One consequence of financial costs being deductible against financial income is that the rules will not influence the source of financing chosen by companies that have net financial income. In principle, banks always have net financial income.Thus, the proposed model is not particularly suitable for banks. Nevertheless, the Committee proposes that financial companies will receive the general deduction. In order to compensate for this, the banks will have to report taxable standard income based on their liabilities.This will impact the source of financing chosen by banks. Even though complete equality of tax treatment for equity and debt will not be achieved for banks and other financial companies, the tax treatment of financing will be more equal than is currently the case. For the financial sector, the combination of the standard income and the financing allowance is not expected to result in any change in tax liability.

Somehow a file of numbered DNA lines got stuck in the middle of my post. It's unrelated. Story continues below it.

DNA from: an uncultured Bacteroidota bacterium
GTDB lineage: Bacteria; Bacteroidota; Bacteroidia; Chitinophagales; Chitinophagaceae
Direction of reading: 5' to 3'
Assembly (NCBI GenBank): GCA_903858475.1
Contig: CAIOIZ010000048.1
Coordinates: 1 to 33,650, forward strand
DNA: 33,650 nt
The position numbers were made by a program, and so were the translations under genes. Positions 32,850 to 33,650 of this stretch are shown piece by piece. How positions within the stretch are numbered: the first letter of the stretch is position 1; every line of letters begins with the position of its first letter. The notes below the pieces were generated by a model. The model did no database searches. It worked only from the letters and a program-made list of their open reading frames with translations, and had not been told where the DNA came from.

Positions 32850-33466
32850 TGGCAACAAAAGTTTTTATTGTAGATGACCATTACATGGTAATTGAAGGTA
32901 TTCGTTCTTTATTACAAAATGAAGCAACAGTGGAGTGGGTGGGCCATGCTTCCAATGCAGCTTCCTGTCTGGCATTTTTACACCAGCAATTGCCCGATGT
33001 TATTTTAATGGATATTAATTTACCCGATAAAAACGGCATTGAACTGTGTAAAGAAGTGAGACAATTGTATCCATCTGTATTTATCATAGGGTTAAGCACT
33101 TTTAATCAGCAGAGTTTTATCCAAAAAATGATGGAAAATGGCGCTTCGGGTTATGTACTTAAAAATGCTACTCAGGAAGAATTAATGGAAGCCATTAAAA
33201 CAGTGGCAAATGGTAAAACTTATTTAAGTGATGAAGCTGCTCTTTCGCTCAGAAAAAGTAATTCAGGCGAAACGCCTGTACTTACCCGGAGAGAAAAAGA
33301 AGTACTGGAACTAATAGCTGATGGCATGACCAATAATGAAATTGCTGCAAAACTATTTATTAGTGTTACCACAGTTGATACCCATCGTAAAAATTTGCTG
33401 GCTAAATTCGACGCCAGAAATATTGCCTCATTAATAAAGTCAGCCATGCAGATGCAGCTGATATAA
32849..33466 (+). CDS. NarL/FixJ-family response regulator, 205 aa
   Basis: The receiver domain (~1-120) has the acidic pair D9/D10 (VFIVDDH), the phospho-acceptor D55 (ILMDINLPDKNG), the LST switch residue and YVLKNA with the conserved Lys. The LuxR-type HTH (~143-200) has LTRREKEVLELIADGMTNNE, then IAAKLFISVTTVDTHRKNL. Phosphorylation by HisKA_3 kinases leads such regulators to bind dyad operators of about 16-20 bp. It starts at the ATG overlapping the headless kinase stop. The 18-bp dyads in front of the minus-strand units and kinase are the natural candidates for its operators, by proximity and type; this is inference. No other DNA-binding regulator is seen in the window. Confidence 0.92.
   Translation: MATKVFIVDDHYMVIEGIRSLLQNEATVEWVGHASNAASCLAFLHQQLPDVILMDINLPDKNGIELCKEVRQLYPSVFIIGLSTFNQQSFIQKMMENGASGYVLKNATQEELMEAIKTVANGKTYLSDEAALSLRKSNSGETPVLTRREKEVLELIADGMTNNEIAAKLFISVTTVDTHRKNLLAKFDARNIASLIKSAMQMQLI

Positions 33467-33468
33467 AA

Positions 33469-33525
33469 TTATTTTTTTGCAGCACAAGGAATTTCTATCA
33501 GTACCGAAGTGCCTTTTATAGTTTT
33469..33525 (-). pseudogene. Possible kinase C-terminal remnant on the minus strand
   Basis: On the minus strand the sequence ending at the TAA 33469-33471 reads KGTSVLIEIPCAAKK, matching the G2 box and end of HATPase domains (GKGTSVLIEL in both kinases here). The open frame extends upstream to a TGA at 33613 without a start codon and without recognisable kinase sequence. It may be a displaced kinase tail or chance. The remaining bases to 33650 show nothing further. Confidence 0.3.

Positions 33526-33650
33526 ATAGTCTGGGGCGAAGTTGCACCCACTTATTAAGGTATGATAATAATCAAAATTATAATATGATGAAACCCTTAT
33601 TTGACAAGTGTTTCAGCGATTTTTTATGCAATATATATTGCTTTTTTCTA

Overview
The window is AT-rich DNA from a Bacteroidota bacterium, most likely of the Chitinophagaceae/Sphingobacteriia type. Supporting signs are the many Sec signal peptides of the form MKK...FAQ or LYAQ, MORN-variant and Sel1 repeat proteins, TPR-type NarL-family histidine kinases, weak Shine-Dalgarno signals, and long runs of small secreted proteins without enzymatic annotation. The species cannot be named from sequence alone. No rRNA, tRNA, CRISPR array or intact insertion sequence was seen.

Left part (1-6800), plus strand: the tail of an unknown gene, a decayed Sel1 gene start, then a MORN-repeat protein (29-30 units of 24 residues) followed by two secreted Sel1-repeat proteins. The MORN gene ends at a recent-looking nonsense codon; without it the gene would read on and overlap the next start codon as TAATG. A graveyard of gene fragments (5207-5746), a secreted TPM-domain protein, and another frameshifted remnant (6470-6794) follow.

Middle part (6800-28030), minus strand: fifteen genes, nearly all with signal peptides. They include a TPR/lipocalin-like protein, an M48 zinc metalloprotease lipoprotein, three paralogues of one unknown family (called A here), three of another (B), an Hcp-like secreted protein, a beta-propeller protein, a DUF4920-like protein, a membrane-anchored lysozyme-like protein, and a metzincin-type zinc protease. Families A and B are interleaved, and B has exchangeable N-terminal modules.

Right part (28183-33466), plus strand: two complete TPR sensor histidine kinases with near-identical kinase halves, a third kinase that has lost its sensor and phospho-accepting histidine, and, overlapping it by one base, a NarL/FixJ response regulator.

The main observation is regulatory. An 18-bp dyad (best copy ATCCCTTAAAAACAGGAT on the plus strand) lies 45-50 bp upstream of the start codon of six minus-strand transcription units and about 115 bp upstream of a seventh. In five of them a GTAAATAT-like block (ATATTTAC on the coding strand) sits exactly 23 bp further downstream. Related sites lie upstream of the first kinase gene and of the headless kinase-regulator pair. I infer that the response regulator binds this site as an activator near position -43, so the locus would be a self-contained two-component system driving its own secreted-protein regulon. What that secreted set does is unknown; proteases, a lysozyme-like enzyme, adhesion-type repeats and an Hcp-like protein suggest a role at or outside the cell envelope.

Prohibiting the deduction for net financial costs will remove the tax incentive to report large interest costs in Sweden.This should lead to the abolition of the rules to prevent tax planning by means of intra-group loans between associated companies that Sweden introduced in 2009 and 2013.
The proposed rules will result in higher interest costs for companies with net financial costs. However, the increase in costs is not seen as significant by the Committee. At the current interest rate of about 3 per cent, the prohibition against deducting net financial costs will lead to an after-tax interest cost that is 0.50 percentage points higher than under the current rules. If the interest rate goes up to 5 per cent, the after-tax interest costs will still only be 0.82 percentage points higher than under the current rules.